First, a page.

Friday, March 26, 2010

Cover 2 and Cover 4

Cover 2 Beaters

The two places to beat cover 2 are in the "windows" anywhere from 16-22 yards on the sideline and in the middle of the field. Because there are only two safeties, the deep-zone responsibility of these defenders is much greater than cover 3 or cover 4.

Smash-the smash (also called "china") concept is a great route vs. traditional cover 2. It provides a vertical stretch or hi-low on the cornerback with the corner-hitch combo. You can make the smash either a key defender read with the corner being the key defender or it can be a high to low progression. It can be run as a 2 or 3 man concept. The following image shows the smash executed on the right side of the formation in a 2 man concept.

Three verticals- this can be a great cover 2 beater because the three vertical routes put tremendous stress on the two deep defenders. The safeties are responsible to cover 53 yards of field and can be taken advantage of. The below image shows a bread and butter play the Indianapolis Colts with both the TE trying to get inside of the safety over the top of them. You can only see half of the field in this image but the horizontal stretch on the safety is evident.

Double slants- arguably the best "quick game" concept vs. cover 2 is the double slant concept. The cover 2 corner is taught to funnel the #1 receiver inside to make the safeties job easier. This allows the leverage we need to throw the slant pattern. The OLB will close down and follow the slant by #2, thus opening up a nice window to get the ball to #1.

Cover 4 Beaters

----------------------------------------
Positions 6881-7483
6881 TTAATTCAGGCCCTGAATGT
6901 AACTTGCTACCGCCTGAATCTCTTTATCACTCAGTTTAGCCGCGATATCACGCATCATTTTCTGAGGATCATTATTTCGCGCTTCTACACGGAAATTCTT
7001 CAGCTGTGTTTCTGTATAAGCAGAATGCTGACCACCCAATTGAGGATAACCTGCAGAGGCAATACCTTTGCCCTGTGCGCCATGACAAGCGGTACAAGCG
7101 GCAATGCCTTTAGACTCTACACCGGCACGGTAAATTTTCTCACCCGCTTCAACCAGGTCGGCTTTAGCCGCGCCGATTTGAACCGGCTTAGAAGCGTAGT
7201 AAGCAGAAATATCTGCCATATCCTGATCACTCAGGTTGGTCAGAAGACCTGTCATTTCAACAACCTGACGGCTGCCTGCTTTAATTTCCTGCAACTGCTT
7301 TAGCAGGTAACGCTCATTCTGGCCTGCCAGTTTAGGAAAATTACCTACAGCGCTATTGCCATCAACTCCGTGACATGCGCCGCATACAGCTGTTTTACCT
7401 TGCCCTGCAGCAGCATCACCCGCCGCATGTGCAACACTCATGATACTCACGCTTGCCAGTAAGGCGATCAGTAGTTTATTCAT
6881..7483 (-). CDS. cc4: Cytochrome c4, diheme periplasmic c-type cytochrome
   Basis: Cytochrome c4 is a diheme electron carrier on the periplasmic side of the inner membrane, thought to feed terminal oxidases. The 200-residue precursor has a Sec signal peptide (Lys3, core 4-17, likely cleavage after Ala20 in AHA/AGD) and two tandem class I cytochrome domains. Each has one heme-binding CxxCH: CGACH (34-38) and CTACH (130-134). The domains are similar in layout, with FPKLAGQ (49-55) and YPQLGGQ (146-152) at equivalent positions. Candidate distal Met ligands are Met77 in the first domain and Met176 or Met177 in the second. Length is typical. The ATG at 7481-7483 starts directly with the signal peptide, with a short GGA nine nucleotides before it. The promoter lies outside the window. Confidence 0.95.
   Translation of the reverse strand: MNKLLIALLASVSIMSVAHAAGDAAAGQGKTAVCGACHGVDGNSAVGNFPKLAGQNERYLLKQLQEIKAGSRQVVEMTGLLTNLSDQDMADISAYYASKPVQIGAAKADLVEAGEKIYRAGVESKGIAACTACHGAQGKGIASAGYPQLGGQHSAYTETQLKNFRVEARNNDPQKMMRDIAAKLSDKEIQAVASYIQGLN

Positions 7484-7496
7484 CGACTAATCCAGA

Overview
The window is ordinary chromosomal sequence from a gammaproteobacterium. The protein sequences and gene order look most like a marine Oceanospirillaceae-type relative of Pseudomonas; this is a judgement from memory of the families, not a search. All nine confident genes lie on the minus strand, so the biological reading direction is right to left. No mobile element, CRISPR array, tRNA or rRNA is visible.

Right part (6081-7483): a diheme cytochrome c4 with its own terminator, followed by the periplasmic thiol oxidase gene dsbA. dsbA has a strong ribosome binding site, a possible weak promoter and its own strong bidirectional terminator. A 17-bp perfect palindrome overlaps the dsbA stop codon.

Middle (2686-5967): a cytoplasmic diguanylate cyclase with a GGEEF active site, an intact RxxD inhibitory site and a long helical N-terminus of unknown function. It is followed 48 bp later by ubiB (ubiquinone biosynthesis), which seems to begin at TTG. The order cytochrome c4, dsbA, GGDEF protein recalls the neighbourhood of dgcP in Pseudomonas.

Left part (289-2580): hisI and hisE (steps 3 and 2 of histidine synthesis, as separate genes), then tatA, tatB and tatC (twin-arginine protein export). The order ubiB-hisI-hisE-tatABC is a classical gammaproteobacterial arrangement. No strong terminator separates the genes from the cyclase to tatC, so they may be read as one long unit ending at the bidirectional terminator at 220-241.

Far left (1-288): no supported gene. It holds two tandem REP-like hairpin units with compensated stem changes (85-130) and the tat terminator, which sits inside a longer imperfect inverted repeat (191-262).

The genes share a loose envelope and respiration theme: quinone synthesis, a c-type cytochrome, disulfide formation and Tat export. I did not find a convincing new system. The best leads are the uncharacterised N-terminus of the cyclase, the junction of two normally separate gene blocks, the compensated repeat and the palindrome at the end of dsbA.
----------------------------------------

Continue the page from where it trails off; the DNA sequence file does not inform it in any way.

Since cover 4 employs 4 deep defenders, it is difficult to get anything down the field. Cover 4 is most vulnerable in the flat, curl, and hook zones.

Stick concept- the stick is a 3 man concept that puts a horizontal stretch on the OLB in cover 4. The #1 will run a vertical route to run off the corner, the #2 will run the "stick", and the #3 (either a TE, slot, or RB) will run a arrow/flat. When running the stick, the receiver will work to a depth of 8 yards and then break inside or out, depending on where the coverage is. Texas made a living this year running this concept with Jordan Shipley running the stick.

Double Outs- using the same horizontal stretch as the stick concept, double outs puts a lot of pressure on the OLB as well. With a slightly decreased split, #1 and #2 will run a 4-yard speed out. The #2 receiver, will read the OLB and either continue or stop his movement toward the sideline depending on the movement of the OLB. You can also run this from a trips set, with the #1 receiver running vertical to get the corner to bail.

1 comment:

  1. Thanks for for post on this, very useful for the offense to know about the defense. By the way, you second picture is broken, would you please replace it?